How to Bring American Diplomacy Back From the Brink

How to Bring American Diplomacy Back From the Brink

A New Administration Must Build a Bigger, Better State Department

The need for U.S. leadership has never been clearer. A once-in-a-century pandemic, an accelerating climate crisis, widening economic inequality, and rising authoritarianism all demand urgent multilateral cooperation. Yet under President Donald Trump, the United States is missing in action and its infrastructure of diplomacy is crumbling.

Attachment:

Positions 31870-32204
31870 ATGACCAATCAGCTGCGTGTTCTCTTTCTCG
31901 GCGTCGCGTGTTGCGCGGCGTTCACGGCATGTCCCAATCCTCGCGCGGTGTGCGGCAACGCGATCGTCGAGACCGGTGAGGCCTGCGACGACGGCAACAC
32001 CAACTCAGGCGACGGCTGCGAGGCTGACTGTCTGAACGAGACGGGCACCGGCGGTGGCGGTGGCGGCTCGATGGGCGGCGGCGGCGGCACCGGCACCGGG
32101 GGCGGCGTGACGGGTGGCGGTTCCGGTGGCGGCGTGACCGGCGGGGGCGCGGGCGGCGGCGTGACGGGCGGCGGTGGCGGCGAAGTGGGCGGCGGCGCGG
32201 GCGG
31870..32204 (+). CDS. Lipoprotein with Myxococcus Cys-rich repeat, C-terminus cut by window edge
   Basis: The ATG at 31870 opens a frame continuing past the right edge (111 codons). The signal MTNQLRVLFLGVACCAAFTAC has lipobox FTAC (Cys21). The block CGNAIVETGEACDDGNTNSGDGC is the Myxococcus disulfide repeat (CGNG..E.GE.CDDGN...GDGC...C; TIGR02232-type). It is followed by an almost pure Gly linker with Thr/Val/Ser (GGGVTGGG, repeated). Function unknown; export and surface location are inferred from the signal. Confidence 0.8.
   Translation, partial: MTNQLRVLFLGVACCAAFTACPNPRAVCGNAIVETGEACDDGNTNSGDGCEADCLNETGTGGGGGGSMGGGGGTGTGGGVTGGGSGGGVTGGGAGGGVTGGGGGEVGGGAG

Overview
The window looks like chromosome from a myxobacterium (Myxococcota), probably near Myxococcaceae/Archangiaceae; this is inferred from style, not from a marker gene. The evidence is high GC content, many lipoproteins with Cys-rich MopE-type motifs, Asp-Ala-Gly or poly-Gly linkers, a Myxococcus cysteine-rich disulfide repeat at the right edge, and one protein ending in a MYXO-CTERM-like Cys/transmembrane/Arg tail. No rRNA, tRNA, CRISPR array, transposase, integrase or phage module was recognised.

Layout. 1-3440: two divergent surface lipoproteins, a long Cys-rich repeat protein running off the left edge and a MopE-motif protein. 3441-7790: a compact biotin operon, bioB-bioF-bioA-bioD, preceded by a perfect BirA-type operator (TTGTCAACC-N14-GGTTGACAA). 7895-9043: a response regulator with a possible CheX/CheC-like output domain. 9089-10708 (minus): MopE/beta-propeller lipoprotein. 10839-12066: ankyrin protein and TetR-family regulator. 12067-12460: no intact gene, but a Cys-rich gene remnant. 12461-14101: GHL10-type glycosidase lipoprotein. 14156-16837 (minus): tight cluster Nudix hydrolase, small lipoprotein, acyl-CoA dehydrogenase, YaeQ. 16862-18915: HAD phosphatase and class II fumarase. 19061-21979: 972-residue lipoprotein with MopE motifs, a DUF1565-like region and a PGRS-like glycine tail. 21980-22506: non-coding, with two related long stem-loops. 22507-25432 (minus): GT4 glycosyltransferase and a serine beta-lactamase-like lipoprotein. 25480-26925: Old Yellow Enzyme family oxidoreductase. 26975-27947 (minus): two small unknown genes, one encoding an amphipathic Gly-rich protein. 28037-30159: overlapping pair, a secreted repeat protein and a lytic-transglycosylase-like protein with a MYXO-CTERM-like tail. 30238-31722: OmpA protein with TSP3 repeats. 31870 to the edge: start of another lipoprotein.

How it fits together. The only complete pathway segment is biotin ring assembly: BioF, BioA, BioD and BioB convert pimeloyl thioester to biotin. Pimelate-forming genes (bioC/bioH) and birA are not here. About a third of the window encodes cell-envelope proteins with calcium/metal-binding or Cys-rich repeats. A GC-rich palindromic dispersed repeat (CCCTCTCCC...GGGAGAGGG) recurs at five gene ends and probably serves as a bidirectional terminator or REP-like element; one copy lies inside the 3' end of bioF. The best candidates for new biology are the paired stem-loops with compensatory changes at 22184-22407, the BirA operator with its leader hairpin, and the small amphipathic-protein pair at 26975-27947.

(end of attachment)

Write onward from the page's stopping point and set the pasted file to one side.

Trump has not only abdicated the United States’ global leadership role but waged war on his own State Department. His administration has repeatedly proposed draconian budget cuts to diplomacy and development assistance, attacked career diplomats and civil servants, and pushed many of the most experienced officials out the door. As a result, the State Department is increasingly run by unqualified donors and political sycophants.

Replacing the expertise and experience of retired career diplomats is hard enough in the best of times. But after four years of the Trump administration, the situation is particularly dire. The barrage of attacks from the president and his appointees has torpedoed morale and thinned the ranks of seasoned foreign policy professionals. Applications to join the U.S. Foreign Service have plummeted since Trump took office, starving the State Department of new talent.